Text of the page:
The central stick with lock plate can also be swung out of the way and removed if necessary to give complete access to the interior. Not sure I want to duplicate this system with the removable divider, though it is certainly a candidate for ‘tried and true’. Not sure I want the wooden hinge pins, but I’m not wild about the big plate hinges on the front. How heavy and big are the doors going to be?
A variant form of storage/display cabinet I considered in my wanderings is one with an upper display cabinet built in (i.e., not a construction involving two boxes, one stacked atop the other), the wàn lì guì,萬曆櫃,which means ten thousand ‘萬’ era ‘曆’ cupboard ‘櫃’:
This one has framing members carved to resemble bamboo, and is not standing on feet but a sill, but it gives you the idea of how the upper portion of a one-piece cabinet might be configured as a display and storage area. While interesting, it’s a bit too powerful a piece in visual terms for the space in which I am intending to place my cabinet.
I’m looking to make a cabinet that does not loudly pulse with life in the room, blocking out consideration of all other aspects to the space, or competing with them – – something a bit more quiet on the outside, so the standard form of Chinese paneled cabinet appeals to me, as does having some open shelves or a work area as part of a cabinet.
Backtracking a bit now, I looked for a while at making the lower cabinet about 32″ tall and employing a thicker slab of wood as a work table, a place to keep stuff if need be, and an upper cabinet build around it. Working on that premise, I did some sketches to work out the framing. Here are some of the early versions I was playing with:
I did develop an interesting solution to attaching a half-mitered bread board end to a larger board, and I have filed that away for future reference. The one in the foreground has slimmed down elements in comparison to the one behind, and non-molded feet, otherwise they are rather similar.
For a while I tried to make the division between the two cabinets happen at the table top, however after a time exploring that idea I then began to look at making the bottom cabinet a tier or so taller:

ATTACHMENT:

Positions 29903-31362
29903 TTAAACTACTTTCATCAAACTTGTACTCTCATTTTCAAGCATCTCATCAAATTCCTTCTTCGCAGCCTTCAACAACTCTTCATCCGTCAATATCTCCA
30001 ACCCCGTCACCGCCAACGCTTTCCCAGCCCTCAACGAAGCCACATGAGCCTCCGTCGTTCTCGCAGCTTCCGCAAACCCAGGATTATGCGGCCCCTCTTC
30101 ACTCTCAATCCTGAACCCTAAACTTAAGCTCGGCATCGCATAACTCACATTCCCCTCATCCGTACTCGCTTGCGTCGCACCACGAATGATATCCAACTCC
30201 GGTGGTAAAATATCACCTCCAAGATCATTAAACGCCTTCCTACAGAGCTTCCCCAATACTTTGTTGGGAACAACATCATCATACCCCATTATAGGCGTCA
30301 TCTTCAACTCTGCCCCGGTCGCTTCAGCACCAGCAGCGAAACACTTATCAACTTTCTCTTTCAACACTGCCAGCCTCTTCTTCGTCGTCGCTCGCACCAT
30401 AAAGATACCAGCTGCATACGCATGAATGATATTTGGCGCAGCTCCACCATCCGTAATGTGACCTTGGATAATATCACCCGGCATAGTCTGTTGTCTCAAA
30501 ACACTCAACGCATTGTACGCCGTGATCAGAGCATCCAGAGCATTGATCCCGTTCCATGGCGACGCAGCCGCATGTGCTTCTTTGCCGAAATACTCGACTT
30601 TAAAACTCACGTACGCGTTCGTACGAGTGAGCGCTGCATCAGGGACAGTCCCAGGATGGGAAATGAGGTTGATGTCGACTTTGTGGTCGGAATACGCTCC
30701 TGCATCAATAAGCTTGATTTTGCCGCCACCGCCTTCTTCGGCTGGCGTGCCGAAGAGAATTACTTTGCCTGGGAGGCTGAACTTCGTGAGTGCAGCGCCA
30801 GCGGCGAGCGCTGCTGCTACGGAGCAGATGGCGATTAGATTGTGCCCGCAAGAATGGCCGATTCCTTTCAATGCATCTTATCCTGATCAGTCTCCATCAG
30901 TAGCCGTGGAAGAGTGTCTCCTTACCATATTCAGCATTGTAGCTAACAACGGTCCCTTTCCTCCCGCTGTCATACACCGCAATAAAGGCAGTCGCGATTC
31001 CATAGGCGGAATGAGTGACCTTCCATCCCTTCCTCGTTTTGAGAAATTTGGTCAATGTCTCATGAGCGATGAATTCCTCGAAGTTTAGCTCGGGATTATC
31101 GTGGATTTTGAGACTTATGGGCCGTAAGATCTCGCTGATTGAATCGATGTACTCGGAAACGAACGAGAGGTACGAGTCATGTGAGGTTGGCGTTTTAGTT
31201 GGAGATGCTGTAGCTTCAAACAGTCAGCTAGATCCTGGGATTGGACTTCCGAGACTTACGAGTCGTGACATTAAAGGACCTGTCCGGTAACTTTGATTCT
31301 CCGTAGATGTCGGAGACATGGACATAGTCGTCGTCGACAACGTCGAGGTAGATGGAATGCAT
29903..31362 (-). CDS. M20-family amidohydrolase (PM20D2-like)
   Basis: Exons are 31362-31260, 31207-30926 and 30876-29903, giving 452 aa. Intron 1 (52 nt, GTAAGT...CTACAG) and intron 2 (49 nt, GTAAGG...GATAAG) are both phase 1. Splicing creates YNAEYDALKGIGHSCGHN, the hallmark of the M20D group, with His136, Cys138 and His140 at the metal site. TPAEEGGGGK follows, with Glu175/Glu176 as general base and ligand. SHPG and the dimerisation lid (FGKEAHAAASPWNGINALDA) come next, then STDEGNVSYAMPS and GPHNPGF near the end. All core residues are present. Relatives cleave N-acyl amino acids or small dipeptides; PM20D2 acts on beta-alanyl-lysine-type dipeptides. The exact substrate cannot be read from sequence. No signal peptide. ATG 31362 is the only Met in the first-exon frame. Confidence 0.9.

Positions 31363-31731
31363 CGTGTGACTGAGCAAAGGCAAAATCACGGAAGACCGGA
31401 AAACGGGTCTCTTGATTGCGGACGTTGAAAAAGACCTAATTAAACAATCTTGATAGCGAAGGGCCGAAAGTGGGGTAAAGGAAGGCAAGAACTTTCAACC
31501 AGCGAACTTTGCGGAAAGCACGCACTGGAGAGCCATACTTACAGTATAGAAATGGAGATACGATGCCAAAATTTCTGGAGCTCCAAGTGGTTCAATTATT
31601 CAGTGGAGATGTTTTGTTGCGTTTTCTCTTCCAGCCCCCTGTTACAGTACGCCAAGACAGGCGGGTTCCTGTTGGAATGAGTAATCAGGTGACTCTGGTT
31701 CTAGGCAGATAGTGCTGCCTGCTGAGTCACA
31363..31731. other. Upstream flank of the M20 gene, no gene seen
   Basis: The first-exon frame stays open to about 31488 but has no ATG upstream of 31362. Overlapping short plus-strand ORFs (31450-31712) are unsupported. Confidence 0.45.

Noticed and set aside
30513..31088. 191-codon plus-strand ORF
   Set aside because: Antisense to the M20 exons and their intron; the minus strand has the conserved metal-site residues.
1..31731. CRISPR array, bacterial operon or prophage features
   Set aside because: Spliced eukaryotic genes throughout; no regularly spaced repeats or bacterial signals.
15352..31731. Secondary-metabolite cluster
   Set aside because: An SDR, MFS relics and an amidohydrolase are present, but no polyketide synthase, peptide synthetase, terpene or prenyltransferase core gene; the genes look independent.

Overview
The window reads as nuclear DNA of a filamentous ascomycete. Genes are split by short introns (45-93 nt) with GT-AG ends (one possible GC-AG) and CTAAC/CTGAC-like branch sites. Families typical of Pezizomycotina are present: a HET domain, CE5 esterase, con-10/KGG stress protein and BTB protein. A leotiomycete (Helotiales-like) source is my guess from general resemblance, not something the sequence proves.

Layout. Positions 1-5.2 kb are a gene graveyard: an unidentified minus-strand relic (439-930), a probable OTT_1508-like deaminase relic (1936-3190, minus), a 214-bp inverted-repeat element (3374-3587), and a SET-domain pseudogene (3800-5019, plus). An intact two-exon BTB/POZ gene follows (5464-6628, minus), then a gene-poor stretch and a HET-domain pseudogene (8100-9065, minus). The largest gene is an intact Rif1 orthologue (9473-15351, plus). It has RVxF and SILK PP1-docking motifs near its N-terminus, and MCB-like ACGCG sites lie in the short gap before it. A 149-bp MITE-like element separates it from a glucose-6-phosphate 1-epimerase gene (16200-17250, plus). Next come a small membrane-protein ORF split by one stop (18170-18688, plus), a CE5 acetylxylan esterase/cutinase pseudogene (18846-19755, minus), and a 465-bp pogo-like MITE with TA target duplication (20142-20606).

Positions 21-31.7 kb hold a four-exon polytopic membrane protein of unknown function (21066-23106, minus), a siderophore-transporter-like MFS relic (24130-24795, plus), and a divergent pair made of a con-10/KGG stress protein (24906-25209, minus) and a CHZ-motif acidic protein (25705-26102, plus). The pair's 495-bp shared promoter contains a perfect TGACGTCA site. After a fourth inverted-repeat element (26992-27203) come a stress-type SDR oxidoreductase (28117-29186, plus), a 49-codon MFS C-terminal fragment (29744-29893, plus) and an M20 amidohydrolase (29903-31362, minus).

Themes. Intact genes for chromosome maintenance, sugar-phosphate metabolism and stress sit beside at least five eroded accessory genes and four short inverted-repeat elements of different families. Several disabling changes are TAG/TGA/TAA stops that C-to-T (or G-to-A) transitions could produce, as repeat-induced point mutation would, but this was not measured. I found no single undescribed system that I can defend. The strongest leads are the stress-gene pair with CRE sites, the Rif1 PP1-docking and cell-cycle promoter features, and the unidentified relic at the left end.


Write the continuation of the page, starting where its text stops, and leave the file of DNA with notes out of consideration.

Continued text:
In the above sketch the posts are continuous from the ground to the top. The bread board end joinery has been further elaborated to allow the posts to come through, and I’ll say no more about that. The extra stick in there above the sliding doors was a beginning of another idea as to possibly dividing up the work area. And, as you can see, I was now working at keeping the vertical divisions of the cabinet – into 1/3rds – consistent in pattern at the top and bottom of the cabinet. The triple sliding doors, however, take up too much track width, just as I feared, driving the width of the posts up concomitantly if they were to be integrated. I also don’t find myself liking the ‘large cabinet on the bottom’ thing.
I also wanted to find a way to visually lighten the upper cabinet, and recessing it back a step, or sideways a step, from the lower cabinet wasn’t a particularly workable/elegantly achievable option with the framing system I was exploring. The above design seemed to be going nowhere fast. It’s certainly salvageable, but with the shortcomings apparent, I started to look at other ideas.
When I have looked at making the upper cabinet in a stack the smaller, narrow, or shallower one, I haven’t really liked the options. I’ve looked at heaps of western hutches, sideboards, buffets, and the arrangement of lower unit with a table top, having a smaller upper cabinet perched on top, just doesn’t look good to me. The cabinets don’t look well integrated with one another in many examples I have seen.
I came to realize though that the idea of having the cabinets work as well when used as stand-alones, and the idea of a ‘work’ surface, which is really a storage/staging area, was less important or relevant than I had imagined it might be when first considering it. No one is going to be rolling bread dough out on the sideboard table surface, or chopping veggies. Also, working the steps of the design in around the table I found can become a bit complex when combining a tabletop slab with the frame and panel construction on the rest of the cabinet. Getting the table top to float on the frame and panel superstructure is no big deal, however bringing posts through the table top, all the while allowing for seasonal movement in that slab top, and incorporating a mitered bread board end, is a trickier piece to work out satisfactorily, though I did find a way that worked. It’s one of those places where I envy slightly someone designing a similar looking piece but made with veneered plywood: one would have no concern at all in regards to wood movement. A certain freedom in design, but who wants a piece of furniture made from plywood? Not me.